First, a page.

My main complaint still is that I get "tipped over" by triggering situations and then go straight down to the worst possible place and get stuck there. Any kind of confrontation will do it, as will any situation where I feel socially or personally rejected. The reaction is vastly disproportionate to the severity of the incident. It's been a lot more frequent (although not nearly as long-lasting) lately, probably because I'm working on that stuff with EMDR and other psychotherapeutic techniques.
So we're increasing the serotonin drug (Lexapro), which he says may increase my ability to "not give a damn" in his words. Giving it a month's try anyway.
Another odd brain pattern we discussed was my dissociations. When I'm feeling very bad emotionally, I alternate being flooded in anxiety and despair with a detached, anesthetized state. I have that distant "wrapped in cotton wool" feeling that I get with a fever, my senses are generally reduced, and social interaction is nearly impossible. At my worst I can cycle between these two a few times per hour even, although that's rare. Again, this has been worse lately because I have to deal with the uglies in psychotherapy. The therapist has noticed these anesthetized moments and sometimes will walk me out of it by having me go through my senses, notice colors of objects in the room, rub my hands, etc.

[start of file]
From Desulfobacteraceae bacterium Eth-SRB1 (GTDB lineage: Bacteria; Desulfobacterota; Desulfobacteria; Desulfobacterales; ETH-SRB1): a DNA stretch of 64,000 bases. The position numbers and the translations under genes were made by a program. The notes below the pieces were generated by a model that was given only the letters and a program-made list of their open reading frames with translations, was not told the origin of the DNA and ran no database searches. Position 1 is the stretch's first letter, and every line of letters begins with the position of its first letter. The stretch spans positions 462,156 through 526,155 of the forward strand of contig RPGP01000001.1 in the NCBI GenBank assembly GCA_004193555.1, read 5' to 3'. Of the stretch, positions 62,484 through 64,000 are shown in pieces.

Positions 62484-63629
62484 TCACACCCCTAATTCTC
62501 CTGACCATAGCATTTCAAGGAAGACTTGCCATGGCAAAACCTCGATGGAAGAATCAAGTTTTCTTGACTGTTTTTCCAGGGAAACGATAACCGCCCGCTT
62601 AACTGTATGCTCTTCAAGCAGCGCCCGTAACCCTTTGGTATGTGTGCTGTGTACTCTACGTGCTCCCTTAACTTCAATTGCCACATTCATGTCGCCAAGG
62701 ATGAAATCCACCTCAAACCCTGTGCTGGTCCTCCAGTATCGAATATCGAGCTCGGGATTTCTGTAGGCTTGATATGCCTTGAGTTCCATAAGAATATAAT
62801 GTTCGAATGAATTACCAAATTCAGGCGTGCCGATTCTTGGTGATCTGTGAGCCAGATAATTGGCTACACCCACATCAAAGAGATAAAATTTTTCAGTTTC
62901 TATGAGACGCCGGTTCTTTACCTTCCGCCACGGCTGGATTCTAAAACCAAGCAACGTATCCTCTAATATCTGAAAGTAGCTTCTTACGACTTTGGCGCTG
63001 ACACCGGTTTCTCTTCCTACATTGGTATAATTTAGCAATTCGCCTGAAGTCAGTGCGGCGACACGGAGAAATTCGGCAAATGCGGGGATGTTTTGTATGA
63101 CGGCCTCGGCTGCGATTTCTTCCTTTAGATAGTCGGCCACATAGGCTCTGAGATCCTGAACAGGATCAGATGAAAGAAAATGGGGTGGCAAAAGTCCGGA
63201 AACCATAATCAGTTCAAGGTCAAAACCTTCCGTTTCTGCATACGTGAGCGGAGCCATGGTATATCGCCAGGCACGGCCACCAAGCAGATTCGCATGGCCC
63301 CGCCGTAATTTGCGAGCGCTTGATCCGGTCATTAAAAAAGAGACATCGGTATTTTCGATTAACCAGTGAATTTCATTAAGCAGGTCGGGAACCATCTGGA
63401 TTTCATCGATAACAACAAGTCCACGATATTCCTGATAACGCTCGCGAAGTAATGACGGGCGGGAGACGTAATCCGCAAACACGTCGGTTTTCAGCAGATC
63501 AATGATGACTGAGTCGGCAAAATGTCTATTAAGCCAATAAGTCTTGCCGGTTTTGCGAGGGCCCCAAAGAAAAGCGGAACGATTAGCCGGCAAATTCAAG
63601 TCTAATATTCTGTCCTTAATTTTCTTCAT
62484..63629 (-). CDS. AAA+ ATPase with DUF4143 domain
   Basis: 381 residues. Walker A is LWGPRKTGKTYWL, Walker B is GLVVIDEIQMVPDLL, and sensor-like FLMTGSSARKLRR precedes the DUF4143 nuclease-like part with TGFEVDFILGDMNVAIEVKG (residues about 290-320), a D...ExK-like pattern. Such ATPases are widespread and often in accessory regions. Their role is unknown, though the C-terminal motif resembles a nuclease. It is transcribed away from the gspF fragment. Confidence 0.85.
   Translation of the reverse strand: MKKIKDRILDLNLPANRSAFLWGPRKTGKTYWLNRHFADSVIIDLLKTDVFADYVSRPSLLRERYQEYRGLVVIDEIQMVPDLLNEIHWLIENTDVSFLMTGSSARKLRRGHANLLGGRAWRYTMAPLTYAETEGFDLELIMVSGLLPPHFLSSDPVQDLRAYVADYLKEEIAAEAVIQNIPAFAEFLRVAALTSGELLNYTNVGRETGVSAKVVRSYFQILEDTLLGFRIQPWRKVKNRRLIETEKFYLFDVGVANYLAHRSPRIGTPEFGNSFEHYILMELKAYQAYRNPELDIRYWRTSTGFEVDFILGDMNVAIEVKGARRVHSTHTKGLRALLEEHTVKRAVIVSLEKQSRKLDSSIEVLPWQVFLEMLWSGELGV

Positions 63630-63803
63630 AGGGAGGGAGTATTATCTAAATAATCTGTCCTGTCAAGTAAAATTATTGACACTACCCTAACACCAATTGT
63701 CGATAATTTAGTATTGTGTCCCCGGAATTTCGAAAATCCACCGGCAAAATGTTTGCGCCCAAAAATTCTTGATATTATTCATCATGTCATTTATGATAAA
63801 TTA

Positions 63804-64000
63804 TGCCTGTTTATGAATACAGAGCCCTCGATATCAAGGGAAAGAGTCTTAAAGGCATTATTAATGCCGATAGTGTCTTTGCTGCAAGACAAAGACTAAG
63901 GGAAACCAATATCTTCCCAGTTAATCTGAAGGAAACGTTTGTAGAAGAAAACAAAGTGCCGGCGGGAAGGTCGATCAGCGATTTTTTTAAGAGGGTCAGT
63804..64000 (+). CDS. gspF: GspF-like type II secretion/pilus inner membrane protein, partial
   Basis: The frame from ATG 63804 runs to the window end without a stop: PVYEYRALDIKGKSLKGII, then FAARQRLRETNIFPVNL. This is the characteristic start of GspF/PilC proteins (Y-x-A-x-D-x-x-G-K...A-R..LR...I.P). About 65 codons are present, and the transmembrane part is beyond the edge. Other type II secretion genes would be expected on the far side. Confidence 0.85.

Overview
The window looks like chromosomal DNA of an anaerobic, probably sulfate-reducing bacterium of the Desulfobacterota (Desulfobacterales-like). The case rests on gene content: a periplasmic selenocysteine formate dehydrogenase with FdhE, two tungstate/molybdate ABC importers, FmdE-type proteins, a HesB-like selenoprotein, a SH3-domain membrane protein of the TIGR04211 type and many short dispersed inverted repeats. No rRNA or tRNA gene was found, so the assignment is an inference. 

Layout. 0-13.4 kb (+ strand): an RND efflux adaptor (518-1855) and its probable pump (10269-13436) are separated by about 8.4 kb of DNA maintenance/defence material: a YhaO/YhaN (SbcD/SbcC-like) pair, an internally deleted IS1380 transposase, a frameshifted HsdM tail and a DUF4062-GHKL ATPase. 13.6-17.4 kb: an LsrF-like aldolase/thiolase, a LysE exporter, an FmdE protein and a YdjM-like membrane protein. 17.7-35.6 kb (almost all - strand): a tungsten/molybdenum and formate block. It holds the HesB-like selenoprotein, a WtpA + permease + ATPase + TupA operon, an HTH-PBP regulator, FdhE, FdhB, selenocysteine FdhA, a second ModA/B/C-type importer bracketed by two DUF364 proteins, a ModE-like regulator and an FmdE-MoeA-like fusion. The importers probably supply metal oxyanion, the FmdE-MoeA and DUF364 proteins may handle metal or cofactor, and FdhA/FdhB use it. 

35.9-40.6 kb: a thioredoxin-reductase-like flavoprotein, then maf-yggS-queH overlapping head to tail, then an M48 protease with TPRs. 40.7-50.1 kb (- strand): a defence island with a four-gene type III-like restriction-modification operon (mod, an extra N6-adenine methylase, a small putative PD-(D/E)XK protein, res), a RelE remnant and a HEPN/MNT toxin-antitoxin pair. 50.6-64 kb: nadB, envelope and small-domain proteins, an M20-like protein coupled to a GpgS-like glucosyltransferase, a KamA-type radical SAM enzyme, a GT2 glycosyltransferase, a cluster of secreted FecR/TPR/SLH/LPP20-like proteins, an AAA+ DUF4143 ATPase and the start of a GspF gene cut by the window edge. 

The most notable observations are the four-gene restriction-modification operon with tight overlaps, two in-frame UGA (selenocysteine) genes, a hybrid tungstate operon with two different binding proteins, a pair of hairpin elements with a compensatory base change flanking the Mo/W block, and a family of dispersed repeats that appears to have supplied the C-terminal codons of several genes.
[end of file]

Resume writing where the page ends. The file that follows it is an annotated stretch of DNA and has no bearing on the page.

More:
The doc said that sometimes low doses of neuroleptics (the drugs most often given to people who are having serious psychotic symptoms) can be very helpful, especially over a short difficult period. That was interesting to me, since the very very worst of those horrible/anesthetized cycling times made me wonder if I was "going crazy" at times. I think this was mostly because of the rapid change in mental state, and also coming out of dissociation feels almost like waking from a fugue. I remember at one point, long ago, being afraid to sleep because I thought I would wake up "crazy".
In any case there isn't much need for that right now, but it made me realize that I probably had seen over the wall into psychosis a few times. Glad I'm on this side.